Ovidius Naso Analysis

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Major Works Data Sheet Title: Metamorphoses
Author: Publius Ovidius Naso, known as
Ovid
Date of Publication: 8 C.E. Genre: Epic Poem, Tragedy
Biographical Information About The
Author
Ovid was born in the Province of Sulmo. He was raised in a noble family. His father made him train to be an attorney of law. Growing up, he was fascinated with writing poetry and was very good at it. At the age of twenty, he made the decision to no longer practice law, and became a full-time poet, with help of financial stability.
The poems he wrote were mostly based on mythology. Some of his poems were based on sensitive topics, such as forbidden love, abortion, and adultery. This angered the emperor and in 8 C.E., Ovid was exiled was sent to permanent exile.
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Following this creation, humans start committing various sins. This causes Jupiter to flood the earth to drown the humans. As the flood subsides, a new colony of humans start to take over the world. After this, tales from the other characters seem to connect from the past occurrences. Throughout the story, the characters continue to commit unforgivable sins. Ovid’s plan is to provoke the gods by saying that man is the ruler of the earth. By mixing most of the famous myths of the earth together, Ovid explains them from his point of view throughout the creation of the world to his existence in the world. Describing The Author’s Style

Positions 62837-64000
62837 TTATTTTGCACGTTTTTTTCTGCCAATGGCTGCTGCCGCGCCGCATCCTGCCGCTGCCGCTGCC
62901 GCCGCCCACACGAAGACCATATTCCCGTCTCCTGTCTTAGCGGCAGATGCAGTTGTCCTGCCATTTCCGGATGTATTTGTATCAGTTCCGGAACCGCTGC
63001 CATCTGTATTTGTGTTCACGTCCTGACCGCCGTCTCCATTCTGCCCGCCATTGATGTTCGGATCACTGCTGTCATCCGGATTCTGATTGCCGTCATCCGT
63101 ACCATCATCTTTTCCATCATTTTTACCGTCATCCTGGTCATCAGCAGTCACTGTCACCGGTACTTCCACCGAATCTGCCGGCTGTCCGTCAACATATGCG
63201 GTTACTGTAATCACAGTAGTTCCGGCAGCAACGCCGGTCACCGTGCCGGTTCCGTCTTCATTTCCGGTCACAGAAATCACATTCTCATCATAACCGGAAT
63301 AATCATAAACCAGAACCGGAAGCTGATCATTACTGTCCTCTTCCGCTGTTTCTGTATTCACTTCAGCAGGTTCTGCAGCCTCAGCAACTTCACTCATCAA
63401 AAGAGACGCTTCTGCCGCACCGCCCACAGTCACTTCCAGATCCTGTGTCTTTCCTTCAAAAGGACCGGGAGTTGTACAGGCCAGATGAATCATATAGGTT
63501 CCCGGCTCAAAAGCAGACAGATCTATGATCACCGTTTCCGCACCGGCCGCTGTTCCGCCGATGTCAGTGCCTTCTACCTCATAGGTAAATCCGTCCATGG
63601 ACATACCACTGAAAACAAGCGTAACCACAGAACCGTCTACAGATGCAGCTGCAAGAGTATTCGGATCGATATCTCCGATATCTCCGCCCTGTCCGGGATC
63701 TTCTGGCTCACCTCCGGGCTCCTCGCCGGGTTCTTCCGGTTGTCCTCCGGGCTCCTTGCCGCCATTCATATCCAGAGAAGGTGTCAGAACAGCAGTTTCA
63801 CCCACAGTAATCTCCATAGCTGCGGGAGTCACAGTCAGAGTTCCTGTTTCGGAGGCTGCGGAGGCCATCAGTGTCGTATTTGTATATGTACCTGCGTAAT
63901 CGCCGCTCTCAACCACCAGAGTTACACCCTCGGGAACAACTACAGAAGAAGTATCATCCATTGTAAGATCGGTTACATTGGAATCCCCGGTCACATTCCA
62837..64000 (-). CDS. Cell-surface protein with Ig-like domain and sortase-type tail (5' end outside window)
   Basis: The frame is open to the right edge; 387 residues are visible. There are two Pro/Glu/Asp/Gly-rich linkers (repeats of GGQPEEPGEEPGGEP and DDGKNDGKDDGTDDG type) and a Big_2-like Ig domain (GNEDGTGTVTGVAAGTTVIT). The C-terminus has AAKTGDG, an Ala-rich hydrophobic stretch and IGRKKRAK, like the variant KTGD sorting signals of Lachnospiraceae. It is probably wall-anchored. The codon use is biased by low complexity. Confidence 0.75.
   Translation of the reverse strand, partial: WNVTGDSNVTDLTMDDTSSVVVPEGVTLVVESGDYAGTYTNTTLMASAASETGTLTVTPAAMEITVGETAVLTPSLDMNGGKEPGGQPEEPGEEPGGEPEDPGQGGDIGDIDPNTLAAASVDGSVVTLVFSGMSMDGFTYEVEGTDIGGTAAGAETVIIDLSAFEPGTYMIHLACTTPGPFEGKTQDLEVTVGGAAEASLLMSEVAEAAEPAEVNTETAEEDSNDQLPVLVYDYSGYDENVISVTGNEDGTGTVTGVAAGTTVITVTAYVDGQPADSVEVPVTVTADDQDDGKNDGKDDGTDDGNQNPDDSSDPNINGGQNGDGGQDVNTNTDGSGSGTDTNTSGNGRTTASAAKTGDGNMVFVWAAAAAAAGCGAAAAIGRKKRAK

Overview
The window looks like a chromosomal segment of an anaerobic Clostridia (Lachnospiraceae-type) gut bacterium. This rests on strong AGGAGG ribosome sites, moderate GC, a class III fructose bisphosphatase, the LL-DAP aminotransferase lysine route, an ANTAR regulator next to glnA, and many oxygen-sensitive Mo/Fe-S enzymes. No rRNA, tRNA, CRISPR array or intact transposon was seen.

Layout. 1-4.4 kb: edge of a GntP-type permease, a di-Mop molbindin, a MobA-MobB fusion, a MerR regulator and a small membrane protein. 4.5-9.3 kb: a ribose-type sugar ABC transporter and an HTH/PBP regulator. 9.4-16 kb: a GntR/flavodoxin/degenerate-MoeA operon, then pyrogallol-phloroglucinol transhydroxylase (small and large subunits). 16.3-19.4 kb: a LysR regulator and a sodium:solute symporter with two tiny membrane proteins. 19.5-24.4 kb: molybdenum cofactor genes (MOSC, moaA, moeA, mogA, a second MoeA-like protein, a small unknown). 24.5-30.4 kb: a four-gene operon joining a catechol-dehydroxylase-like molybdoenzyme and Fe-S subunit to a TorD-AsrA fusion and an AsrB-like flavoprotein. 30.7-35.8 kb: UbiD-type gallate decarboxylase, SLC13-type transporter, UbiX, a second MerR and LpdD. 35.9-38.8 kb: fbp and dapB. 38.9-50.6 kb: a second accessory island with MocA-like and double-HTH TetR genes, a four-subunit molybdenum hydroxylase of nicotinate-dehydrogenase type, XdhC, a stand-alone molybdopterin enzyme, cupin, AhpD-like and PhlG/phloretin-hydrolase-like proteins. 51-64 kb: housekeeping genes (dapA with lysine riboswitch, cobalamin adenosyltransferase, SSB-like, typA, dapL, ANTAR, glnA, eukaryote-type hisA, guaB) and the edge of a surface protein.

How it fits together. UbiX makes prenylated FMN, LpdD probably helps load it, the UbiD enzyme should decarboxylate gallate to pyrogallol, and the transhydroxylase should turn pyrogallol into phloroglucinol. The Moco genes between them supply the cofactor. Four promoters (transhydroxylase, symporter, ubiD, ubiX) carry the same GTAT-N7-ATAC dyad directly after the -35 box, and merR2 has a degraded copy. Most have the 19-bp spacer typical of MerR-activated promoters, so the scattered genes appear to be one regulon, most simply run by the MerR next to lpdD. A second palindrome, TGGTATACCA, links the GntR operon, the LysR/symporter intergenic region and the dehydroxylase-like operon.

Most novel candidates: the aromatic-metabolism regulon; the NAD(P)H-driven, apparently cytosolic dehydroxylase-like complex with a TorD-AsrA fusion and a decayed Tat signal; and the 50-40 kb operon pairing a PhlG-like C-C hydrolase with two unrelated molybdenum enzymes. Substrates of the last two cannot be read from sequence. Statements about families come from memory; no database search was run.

Ovid’s writing style is very provoking and used against the faint-hearted. His wide range of vocabulary made it easy for him to incorporate various metaphors about the world and its humans in the poem. This poem is the only composition that Ovid wrote with dactylic hexameter. He used this to create a chronological order of the myths throughout the poem. An Example That Demonstrates The Style
“My mind leads me to speak now of forms changed into new bodies: O gods above, inspire this undertaking (which you’ve changed as well) and guide my poem in its epic sweep from the world’s beginning to present day.” (Ovid

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